The sea at Brighton is a menacing dark green. It is churning angrily, waves dashing against the rusty burnt-out shell of Brighton pier.
Inside the conference centre, another burnt-out shell of an aged, beloved institution is on show. The Liberal Democrat conference is in full swing. Rooms of confident-looking youth mix with a slightly more aged demographic. It’s like an episode of The Thick of It but set in an airport departure lounge. Without the jokes.
Well, one or two. The Scottish secretary, Michael Moore, is being interviewed by a TV crew. Foolishly, somebody opens a door behind him. Half of the set is blown down. Moore, to his credit, pulls a big grin and soldiers on. Willie Rennie, leader of the party in Scotland, looks on approvingly.
In the conference hall, Moore’s speech (boo the SNP) is met with polite applause. Rennie’s effort (ditto) has a few chuckle lines added. Both are warmly received.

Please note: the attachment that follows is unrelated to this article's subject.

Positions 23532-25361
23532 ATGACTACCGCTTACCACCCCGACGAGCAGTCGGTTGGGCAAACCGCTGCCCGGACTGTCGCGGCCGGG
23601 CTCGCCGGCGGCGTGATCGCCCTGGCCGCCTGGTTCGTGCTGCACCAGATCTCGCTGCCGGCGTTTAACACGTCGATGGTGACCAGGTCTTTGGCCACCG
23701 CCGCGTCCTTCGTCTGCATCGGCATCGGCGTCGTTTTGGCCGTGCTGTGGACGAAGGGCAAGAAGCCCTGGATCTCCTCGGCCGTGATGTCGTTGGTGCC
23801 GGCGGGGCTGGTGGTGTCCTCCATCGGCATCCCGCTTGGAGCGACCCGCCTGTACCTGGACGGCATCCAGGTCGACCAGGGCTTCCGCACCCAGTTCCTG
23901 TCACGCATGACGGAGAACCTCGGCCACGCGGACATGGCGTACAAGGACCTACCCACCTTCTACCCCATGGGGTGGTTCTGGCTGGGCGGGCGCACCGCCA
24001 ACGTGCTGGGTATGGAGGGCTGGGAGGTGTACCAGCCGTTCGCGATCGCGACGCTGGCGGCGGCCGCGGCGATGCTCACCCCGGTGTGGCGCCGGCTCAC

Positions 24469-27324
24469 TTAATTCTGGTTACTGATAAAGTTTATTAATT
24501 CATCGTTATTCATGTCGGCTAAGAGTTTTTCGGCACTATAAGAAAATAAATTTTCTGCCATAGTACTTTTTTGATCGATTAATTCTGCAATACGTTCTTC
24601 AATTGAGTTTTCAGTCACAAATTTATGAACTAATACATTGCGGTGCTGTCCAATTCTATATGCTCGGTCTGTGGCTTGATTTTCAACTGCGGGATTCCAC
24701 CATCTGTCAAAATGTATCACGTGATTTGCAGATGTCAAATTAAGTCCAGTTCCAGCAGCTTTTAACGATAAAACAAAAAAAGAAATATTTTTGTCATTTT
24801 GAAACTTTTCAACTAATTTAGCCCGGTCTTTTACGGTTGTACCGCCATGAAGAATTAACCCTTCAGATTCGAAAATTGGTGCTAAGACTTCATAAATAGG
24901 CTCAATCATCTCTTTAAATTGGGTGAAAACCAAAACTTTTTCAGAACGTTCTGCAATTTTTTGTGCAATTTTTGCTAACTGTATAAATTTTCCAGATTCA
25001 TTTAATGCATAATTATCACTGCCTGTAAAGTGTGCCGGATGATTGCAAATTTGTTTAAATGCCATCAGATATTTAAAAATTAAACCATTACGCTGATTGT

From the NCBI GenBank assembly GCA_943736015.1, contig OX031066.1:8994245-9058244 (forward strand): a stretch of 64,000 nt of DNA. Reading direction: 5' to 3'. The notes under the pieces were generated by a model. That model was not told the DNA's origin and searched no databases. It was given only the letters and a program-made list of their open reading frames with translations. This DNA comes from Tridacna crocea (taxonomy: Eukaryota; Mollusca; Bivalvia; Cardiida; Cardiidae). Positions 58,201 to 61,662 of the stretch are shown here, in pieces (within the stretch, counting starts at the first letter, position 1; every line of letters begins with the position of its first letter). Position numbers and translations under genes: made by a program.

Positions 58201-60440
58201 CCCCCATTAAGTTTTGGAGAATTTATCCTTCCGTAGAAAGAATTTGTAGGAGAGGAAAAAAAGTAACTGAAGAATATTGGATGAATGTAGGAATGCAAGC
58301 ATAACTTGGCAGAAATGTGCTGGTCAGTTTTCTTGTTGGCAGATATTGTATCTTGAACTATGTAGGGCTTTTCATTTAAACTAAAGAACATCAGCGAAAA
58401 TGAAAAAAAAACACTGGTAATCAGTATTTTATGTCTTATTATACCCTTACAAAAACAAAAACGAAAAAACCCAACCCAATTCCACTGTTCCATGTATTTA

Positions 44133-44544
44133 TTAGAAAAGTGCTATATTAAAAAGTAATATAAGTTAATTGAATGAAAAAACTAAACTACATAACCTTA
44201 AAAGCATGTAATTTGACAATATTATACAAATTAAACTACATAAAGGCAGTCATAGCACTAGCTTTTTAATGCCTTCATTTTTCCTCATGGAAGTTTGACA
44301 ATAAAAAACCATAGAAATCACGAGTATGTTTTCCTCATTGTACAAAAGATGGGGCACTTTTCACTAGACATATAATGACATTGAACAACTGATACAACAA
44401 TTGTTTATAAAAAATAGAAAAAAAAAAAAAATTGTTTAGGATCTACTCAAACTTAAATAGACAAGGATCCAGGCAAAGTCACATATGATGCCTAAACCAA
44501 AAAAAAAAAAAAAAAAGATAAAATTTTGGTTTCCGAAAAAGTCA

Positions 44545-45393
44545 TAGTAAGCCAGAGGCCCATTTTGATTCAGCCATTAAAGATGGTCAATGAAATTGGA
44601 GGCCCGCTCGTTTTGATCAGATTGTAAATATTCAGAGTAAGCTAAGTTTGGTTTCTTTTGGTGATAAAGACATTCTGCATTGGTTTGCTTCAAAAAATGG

Then a series of short presentations, most of them concerning inequality. Councillors and MPs speak. All are reasonable, well intentioned. The capabilities index. Togetherness. Fair pay for all. The nursery premium. But to give in to cynicism for a moment: it’s always deflating when a politician quotes a “constituent” they were “talking to the other day.” It’s the lazy rhetorician’s fallback deus ex machina, and causes the words that follow to tiptoe apologetically into the room, a wan smile on their faces, waving weakly, knowing full well their impostor status.